Still Playing: 12 NFL players have domestic violence arrests, on NBCNews.com.
Since the above NBC News article was published, two of the men who were going to play — Greg Hardy of the Carolina Panthers and Ray McDonald of the San Francisco 49ers — have been benched.
Hardy was found guilty of assaulting and threatening to kill his ex-girlfriend in May. McDonald was arrested for allegedly assaulting his pregnant fiancée in August. The other players cited in the NBC News story were involved in incidents that took place in 2012 or earlier. Many of them received one-game suspensions, or no NFL sanctions at all.
So why are players now being benched, when previously they received a slap on the wrist?
It would be nice to think that the NFL is finally doing the right thing. But I think it’s all about the money.
Ray Rice and Roger Goodell
Don Van Natta Jr., of ESPN’s investigative unit called Outside the Lines, wrote a scathing expose of the NFL’s handling of the Ray Rice incident. Read:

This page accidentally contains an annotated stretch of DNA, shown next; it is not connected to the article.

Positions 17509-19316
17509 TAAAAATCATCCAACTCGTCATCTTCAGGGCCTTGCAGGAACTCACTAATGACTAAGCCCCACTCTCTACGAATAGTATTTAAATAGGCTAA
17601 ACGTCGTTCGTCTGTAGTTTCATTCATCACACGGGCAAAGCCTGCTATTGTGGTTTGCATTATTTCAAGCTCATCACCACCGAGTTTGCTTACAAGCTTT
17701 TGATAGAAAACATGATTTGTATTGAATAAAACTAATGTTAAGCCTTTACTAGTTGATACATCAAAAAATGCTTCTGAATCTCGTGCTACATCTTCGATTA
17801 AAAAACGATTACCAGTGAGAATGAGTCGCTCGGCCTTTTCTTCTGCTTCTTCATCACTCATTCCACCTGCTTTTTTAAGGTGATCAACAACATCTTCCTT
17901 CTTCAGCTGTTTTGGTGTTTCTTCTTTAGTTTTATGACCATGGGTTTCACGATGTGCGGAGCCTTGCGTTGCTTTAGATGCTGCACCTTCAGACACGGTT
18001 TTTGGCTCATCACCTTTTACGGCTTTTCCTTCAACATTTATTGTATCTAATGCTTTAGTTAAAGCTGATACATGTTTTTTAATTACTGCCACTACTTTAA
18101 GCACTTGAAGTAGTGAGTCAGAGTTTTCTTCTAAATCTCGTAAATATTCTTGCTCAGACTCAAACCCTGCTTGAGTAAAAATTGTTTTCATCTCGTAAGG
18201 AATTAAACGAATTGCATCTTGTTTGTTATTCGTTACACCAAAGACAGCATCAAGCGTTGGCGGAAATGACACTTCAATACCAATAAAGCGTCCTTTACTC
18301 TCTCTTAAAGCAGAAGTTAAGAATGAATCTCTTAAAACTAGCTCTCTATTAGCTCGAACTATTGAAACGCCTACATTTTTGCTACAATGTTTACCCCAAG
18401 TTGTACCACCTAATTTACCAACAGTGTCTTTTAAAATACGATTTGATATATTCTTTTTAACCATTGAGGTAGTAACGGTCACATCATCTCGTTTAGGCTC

Essentially, according to ESPN, when Ray Rice was first arrested, the owners of the Baltimore Ravens did everything they could to make his problem go away. They helped Rice retain a top criminal attorney, and they lobbied NFL Commissioner Roger Goodell for light sanctions from the league.
Why? Because Ray Rice was the face of the Baltimore Ravens football franchise. He appeared in ads for a major team sponsor, M&T Bank. The bank had signed a 15-year, $75 million sponsorship deal with the Ravens in 2003, and extended it for $60 million in May.
Ray Rice was able to get into a pretrial intervention program in Atlantic County, New Jersey, and the NFL suspended him for only two games.
But then TMZ published the video from inside the casino elevator that showed Rice punching his fiancée in the head. It quickly went viral.
So now the public is upset. And when the public gets upset, sponsors — like the Anheuser-Busch, McDonald’s, Visa, Campbell’s Soup and Proctor & Gamble — get upset. Read:
Beer sponsor Anheuser-Busch reproaches NFL over domestic abuse, on Sports.Yahoo.com.
If sponsors pull their advertising dollars, the NFL could lose millions.
So what happened next? According to ESPN, Roger Goodell and the NFL threw Ray Rice under the bus. They accused him of downplaying the incident, when others, even Ravens Coach John Harbaugh, said Ray Rice never lied about what he had done, and was remorseful.